Get Your Flu Shot!

Flu shot reminder


By Richard Larew, MD, Larew Internal Medicine

The ounce of prevention found in a small vial of flu vaccine is indeed worth a pound of cure. As we head into flu season, it’s crucial to remember that influenza, while common, can range in severity from mild to moderate (“hit me like a truck”) to life-threatening. The influenza virus can cause serious complications like pneumonia, which can exacerbate heart disease (congestive heart failure), lung disease (COPD or asthma) and interfere with blood sugar control in diabetic patients. The best way to prevent these complications or reduce their severity: the flu shot. For the shot to be effective, you have to get it!

Tracking the influenza virus

This year, flu season has thankfully had an understated start. Only Louisiana is reporting a high level of flu activity, five additional states near the Gulf of Mexico are reporting moderate activity, and the remaining 44 states, including Iowa, are experiencing low or minimal activity. However, the Centers for Disease Control (CDC) cautions that parts of the country are seeing early increases in activity.

A good year to get a flu shot

The early data indicate that this year’s flu shots are proving effective in preventing this highly contagious upper respiratory infection. According to the CDC, from the end of September to beginning of November, virtually all of identified influenza illnesses have resulted from the viruses protected against in regular and high-dose vaccines…so there’s ample reason to be sure and get your flu shot.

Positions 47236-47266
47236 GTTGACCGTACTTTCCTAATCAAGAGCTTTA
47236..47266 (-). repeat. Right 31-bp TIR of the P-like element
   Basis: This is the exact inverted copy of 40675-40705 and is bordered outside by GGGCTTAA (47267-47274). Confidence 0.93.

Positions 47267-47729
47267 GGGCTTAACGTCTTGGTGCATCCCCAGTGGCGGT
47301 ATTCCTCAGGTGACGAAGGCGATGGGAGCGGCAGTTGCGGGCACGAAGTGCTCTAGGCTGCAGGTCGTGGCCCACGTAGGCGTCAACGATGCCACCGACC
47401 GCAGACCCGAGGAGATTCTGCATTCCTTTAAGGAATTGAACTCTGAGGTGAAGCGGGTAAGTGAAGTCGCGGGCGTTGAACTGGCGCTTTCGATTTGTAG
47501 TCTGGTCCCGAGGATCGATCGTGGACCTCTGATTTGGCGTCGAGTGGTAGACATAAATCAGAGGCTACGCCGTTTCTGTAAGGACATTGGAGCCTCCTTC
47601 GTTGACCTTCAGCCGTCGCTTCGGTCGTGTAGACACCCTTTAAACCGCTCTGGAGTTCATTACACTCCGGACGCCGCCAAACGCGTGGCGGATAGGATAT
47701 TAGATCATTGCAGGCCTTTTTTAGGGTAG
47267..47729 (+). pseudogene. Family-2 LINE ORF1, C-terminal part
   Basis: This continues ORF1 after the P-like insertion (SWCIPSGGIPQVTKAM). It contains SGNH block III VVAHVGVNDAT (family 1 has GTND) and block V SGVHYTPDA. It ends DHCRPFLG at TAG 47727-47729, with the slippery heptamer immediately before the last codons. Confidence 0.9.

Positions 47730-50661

The medical scientists who try to predict the most common influenza virus strains annually are on target this year, identifying:

  • A(H1N1)pdm09-like
  • A(H3N2)-like
  • B (Victoria lineage)
  • B (Yamagata lineage)

The “regular dose” injectable quadrivalent vaccine protects against all four influenza strains. The “high dose” trivalent vaccine, recommended for people age 65 and older, protects against the first three strains only, but contains four times as much antigen for each.

We’ve selected the vaccines used at Larew Internal Medicine with care, based on the most current data for influenza virus strains. Patients will receive either the “regular dose” Fluarix Quadrivalent vaccine manufactured by GSK, or the Fluzone “high dose” trivalent vaccine from Sanofi Pasteur.

Side effects are mild and highly treatable

Several patients have reported soreness at the injection site, the most common side effect of the influenza vaccine, experienced more frequently with the high dose vaccine. Over-the-counter pain medications such as Tylenol or ibuprofen can help relieve the soreness.

Your best shot for a flu-free winter

There is no question that the most effective way to minimize the risk of influenza is to get your shot. You will not only lessen your chance of experiencing serious complications which can result in hospitalization, even death but reduce the risk of spreading the flu to your family and friends.

Last year 51.6% of eligible Iowans got a flu shot.  And while I’ve been gratified to see numerous patients coming into Larew Internal Medicine for their flu shot this season, my goal won’t be met until 100% of my patients are immunized. So if you already received your influenza vaccine – thank you!  If not, stop in at the office as soon as you can. Administering the vaccine takes just a few minutes. We will have you immunized and on your way in no time at all.

I can’t emphasize it enough. Get the flu shot for you – and stay healthy this winter. Get the flu shot for your family and friends – and help them stay healthy as well. To paraphrase a famous tagline from Nike – just get it!

Comments 1

  1. I appreciate getting the updates with reminders aimed at good health. I have had my flu shot-thanks.

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